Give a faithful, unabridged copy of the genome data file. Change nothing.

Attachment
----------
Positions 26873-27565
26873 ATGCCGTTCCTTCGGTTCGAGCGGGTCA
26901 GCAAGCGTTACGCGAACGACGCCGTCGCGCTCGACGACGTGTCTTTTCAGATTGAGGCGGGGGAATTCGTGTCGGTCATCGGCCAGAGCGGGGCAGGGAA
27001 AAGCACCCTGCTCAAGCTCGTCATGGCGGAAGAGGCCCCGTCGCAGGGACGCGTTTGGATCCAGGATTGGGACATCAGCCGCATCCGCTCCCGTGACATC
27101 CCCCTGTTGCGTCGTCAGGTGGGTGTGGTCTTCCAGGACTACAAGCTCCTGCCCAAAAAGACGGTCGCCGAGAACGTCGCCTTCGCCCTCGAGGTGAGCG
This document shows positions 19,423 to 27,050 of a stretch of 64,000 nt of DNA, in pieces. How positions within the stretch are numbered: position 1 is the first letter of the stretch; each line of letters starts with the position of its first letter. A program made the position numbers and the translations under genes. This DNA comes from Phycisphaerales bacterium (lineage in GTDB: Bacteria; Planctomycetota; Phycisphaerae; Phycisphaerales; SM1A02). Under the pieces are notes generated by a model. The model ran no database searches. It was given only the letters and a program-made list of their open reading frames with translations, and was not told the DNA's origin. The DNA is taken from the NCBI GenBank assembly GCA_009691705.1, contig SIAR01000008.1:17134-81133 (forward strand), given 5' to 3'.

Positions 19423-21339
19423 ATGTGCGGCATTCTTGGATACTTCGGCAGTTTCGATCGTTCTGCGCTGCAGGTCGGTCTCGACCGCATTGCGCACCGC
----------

Positions 26873-27565
26873 ATGCCGTTCCTTCGGTTCGAGCGGGTCA
26901 GCAAGCGTTACGCGAACGACGCCGTCGCGCTCGACGACGTGTCTTTTCAGATTGAGGCGGGGGAATTCGTGTCGGTCATCGGCCAGAGCGGGGCAGGGAA
27001 AAGCACCCTGCTCAAGCTCGTCATGGCGGAAGAGGCCCCGTCGCAGGGACGCGTTTGGATCCAGGATTGGGACATCAGCCGCATCCGCTCCCGTGACATC
27101 CCCCTGTTGCGTCGTCAGGTGGGTGTGGTCTTCCAGGACTACAAGCTCCTGCCCAAAAAGACGGTCGCCGAGAACGTCGCCTTCGCCCTCGAGGTGAGCG
This document shows positions 19,423 to 27,050 of a stretch of 64,000 nt of DNA, in pieces. How positions within the stretch are numbered: position 1 is the first letter of the stretch; each line of letters starts with the position of its first letter. A program made the position numbers and the translations under genes. This DNA comes from Phycisphaerales bacterium (lineage in GTDB: Bacteria; Planctomycetota; Phycisphaerae; Phycisphaerales; SM1A02). Under the pieces are notes generated by a model. The model ran no database searches. It was given only the letters and a program-made list of their open reading frames with translations, and was not told the DNA's origin. The DNA is taken from the NCBI GenBank assembly GCA_009691705.1, contig SIAR01000008.1:17134-81133 (forward strand), given 5' to 3'.

Positions 19423-21339
19423 ATGTGCGGCATTCTTGGATACTTCGGCAGTTTCGATCGTTCTGCGCTGCAGGTCGGTCTCGACCGCATTGCGCACCGC